Look. I admire Julian Assange. I support WikiLeaks and Assange himself. I think he's a good thing for the world; fully worthy of our support and thanks. I've given WikiLeaks money. And may well do so again.
But frankly, I wouldn't trust Assange to have an unbiased or sound opinion on sexual politics or sexism in the work-place.
Quora Answer : How do Britons feel about Julian Assange, and his recent arrest? Is he considered a criminal or folk hero?
Julian Assange is indeed a hero.
And more importantly, he is smarter, wiser about the the world and more courageous than those who try to tear him down.
Even today, when everything that Assange told us turns out to be true, people are still trying to pretend that he claimed asylum to avoid facing rape charges in Sweden.
Because Julian Assange is "a narcissist who cannot get beyond his own selfish interests."
Assange told us 7 years ago that the US was working on a case against him in secret.
The chumps failed to believe him and blathered on about his personal failings.
Then it was accidentally revealed last year that there was indeed a secret case being drawn up against him.
Did his detractors recalibrate and ask whether there might be something to Assange's claim?
No. Their minds were made up.
Then at the beginning of the year, the US tried to pull Chelsea Manning in, to turn evidence against Assange.
When she bravely refused, they put her back in prison and in the solitary confinement that had almost driven her to suicide previously.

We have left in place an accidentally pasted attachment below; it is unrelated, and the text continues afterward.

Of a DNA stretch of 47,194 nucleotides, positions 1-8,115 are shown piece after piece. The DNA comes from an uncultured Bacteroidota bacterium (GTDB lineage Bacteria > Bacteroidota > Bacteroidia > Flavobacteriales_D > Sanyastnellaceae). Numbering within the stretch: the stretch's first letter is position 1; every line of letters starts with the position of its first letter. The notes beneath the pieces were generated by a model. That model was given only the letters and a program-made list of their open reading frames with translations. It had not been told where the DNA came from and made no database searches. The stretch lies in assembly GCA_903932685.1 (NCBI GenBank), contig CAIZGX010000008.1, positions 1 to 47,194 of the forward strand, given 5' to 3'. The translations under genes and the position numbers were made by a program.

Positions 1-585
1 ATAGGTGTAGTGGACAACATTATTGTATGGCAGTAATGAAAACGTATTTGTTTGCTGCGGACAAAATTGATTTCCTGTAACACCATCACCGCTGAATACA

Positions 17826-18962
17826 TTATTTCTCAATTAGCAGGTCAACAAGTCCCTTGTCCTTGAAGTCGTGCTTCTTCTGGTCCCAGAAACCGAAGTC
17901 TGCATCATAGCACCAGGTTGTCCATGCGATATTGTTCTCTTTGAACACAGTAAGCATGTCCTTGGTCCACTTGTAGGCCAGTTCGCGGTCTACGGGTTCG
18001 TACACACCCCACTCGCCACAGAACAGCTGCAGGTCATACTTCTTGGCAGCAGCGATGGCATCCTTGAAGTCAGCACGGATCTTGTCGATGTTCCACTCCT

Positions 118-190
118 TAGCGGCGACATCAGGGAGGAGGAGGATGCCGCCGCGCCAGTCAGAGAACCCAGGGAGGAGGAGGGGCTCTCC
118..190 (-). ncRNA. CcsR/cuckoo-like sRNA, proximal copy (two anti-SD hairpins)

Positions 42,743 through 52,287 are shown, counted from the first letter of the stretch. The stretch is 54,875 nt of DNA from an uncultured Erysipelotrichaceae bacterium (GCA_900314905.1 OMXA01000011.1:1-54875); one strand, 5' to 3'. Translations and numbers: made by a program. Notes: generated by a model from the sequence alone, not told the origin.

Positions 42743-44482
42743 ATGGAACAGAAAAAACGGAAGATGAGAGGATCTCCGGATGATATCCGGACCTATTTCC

Did any of Assange's critics join the dots?
Of course not.
Ecuador now has a right-wing president who has been making nice with Donald Trump. We've been feeling the fore-shocks of the rupture between Assange and Ecuador for a while now.
It's painful and depressing to see him dragged out of the embassy, sold down river by a country that promised to protect him, and handed over to a gloating and craven British state.
But not surprising.
What else would you predict? The UK government having thrown itself off the Brexit cliff is desperate for Donald Trump's approval. The government is run by moral bankrupts.
When Assange claimed asylum, the US was already known for having engaged in torture in Abu Ghraib. And having written itself the legal right to do so. It was holding people indefinitely in Guantanamo Bay. (It still is). It was engaged in extraordinary rendition, kidnapping people and sending them to black sites to be interrogated by unscrupulous allies. It was murdering civilian journalists by drone. (Later it would move on to murdering US citizens by drone.)
However bad Assange's personal behaviour, nothing morally obliges him to hand himself over to that entity, which is hell-bent on revenge for Wikileaks revealing its crimes.
In fact, anyone who paid attention would note various legal manoeuvrings against Assange before he claimed asylum. Assange knew damned well the way the wind was blowing.